If you cast your mind back to last November, you will no doubt remember that the Chancellor Alistair Darling announced a temporary cut in VAT. The idea behind this was to help kick start the economy once again, and get people out and about and spending money. The price of goods, after all, would fall by 2.5% once the usual 17.5% VAT rate went down to 15% on the 1st December.
But did it do any good?
We are now nearly three months down the line from when that change came into effect, and there are mixed reviews of the move the Chancellor made. Quite understandably the Tories are calling the VAT cut a failure. We could be sceptical as far as that particular comment is concerned, since whatever the party in power does the party in opposition immediately opposes it.
But there has been little support or news of it being a resounding success elsewhere either. Many businesses actually disliked it right from the start, coming as it did with very little notice.
Some have called it a kneejerk reaction to the worsening economic situation, while others have called it a total waste of time. Take a look at this article from the BBC website, for example. This was published just after the announcement about the VAT cut was made, and as such it captures the initial reactions to the news. You can read it here.
It is interesting to note that all these weeks later the reaction has not really changed at all. Coming as it did in the run up to Christmas, the idea was clearly to encourage people to get out and start shopping and make the most of the cheaper prices.
But if that was the basic idea it seems to have had little effect. After all, 2.5% doesn’t actually make much difference when you think about it. If you spend £2 on something, you are now going to pay £1.95 instead. Would that encourage you to get the cash out of your pocket?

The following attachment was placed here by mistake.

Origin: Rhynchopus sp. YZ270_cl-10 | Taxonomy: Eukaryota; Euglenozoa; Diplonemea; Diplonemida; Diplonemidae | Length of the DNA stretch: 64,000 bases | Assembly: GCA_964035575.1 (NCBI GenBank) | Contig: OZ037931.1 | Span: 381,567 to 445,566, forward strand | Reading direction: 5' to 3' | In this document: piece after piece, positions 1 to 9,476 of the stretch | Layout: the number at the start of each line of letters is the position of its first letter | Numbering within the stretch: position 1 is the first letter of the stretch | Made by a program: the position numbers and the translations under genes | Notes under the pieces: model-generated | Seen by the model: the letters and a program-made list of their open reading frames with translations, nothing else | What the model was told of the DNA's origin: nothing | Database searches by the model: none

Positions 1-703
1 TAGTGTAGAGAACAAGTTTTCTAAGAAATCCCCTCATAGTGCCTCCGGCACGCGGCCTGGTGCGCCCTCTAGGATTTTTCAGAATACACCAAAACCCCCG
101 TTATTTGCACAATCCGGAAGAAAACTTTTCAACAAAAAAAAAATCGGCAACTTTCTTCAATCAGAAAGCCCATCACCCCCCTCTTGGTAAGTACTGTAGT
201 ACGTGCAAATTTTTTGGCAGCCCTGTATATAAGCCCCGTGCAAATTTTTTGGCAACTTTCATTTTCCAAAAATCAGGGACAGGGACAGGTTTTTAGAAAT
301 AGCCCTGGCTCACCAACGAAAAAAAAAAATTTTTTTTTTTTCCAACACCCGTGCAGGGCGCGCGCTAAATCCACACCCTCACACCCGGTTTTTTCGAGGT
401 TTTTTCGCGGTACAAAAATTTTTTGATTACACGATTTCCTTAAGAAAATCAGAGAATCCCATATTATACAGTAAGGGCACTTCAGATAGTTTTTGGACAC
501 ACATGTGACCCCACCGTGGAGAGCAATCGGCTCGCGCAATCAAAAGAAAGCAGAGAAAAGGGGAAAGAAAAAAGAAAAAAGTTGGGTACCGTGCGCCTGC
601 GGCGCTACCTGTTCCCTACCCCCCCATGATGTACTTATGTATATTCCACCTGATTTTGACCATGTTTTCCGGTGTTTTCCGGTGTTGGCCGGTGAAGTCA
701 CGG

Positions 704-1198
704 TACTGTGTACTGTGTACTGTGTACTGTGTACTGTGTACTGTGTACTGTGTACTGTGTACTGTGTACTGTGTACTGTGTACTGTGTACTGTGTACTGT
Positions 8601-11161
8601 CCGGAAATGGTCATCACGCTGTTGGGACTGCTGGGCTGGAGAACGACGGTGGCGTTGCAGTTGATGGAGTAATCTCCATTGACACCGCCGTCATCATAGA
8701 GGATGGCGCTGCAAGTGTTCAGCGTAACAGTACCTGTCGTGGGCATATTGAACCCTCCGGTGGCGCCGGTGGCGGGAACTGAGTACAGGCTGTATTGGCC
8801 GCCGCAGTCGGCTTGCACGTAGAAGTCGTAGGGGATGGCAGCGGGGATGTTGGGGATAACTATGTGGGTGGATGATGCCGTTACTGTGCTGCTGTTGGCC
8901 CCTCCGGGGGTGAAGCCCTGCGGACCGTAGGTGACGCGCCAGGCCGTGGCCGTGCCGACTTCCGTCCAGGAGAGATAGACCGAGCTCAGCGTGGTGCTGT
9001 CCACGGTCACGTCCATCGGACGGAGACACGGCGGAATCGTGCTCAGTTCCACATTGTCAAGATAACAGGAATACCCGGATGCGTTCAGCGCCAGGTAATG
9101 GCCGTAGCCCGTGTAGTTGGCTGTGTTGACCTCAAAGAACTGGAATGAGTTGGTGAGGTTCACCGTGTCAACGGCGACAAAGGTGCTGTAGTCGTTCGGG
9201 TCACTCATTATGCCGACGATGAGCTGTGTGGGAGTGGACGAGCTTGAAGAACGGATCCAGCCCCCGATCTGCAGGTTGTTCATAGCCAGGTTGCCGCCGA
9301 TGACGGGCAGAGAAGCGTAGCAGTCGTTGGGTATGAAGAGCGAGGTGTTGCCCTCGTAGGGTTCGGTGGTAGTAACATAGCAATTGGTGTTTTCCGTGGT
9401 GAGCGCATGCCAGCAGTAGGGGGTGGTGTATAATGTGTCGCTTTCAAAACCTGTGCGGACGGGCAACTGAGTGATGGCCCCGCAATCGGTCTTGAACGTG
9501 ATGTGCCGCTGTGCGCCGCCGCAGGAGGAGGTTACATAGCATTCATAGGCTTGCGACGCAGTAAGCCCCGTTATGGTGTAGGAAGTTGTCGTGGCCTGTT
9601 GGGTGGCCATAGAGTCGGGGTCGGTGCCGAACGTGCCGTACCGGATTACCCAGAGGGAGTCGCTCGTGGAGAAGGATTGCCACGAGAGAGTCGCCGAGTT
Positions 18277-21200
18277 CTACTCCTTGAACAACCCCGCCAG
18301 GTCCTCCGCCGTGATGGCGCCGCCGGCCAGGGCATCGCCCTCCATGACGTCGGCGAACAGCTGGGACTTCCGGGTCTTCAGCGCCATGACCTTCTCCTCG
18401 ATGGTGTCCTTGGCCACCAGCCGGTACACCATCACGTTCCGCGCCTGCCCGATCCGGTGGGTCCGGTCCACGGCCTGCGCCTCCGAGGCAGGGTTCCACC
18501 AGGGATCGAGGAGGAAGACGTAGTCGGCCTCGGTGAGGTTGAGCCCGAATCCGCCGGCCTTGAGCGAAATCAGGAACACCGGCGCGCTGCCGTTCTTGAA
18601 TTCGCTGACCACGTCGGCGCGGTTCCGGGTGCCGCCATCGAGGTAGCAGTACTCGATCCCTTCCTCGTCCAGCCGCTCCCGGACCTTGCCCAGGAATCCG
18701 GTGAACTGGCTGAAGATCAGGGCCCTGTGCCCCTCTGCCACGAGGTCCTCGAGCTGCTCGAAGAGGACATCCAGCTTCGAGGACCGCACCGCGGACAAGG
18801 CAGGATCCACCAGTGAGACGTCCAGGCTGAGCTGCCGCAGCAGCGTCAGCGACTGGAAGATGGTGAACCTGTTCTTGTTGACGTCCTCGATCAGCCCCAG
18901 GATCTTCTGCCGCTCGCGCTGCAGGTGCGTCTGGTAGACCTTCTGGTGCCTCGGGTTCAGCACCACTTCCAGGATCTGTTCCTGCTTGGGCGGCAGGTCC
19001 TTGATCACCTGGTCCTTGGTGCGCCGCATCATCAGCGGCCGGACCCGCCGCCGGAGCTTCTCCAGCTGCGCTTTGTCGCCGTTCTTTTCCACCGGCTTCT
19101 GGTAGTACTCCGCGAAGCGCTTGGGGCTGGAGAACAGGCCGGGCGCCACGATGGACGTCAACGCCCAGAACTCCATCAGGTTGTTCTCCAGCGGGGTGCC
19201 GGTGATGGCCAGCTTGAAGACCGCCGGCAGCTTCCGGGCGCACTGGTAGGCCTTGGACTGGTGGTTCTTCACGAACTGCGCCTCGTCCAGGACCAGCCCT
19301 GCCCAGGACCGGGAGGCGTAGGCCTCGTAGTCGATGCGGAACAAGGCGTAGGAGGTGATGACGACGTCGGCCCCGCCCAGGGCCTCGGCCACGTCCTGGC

It will be felt more keenly on bigger purchases of course – but those are just the kind of purchases that people aren’t willing to make at the moment. With so many uncertainties over jobs, who can blame them?
So it seems that the VAT rate cut has led to very little difference for consumers. And it has also led to a lot of headaches for businesses. As mentioned previously it didn’t come with much notice, and that led to problems with implementing the whole thing.
And since it wasn’t compulsory to bring the changes into effect, some stores were late to make it happen – or simply decided not to do it at all. And who can blame them?
In the end it will be interesting to see how this event affects the government. Many people believe the VAT cut was nothing but a damp squib – but it could well backfire on them when it eventually goes back up again.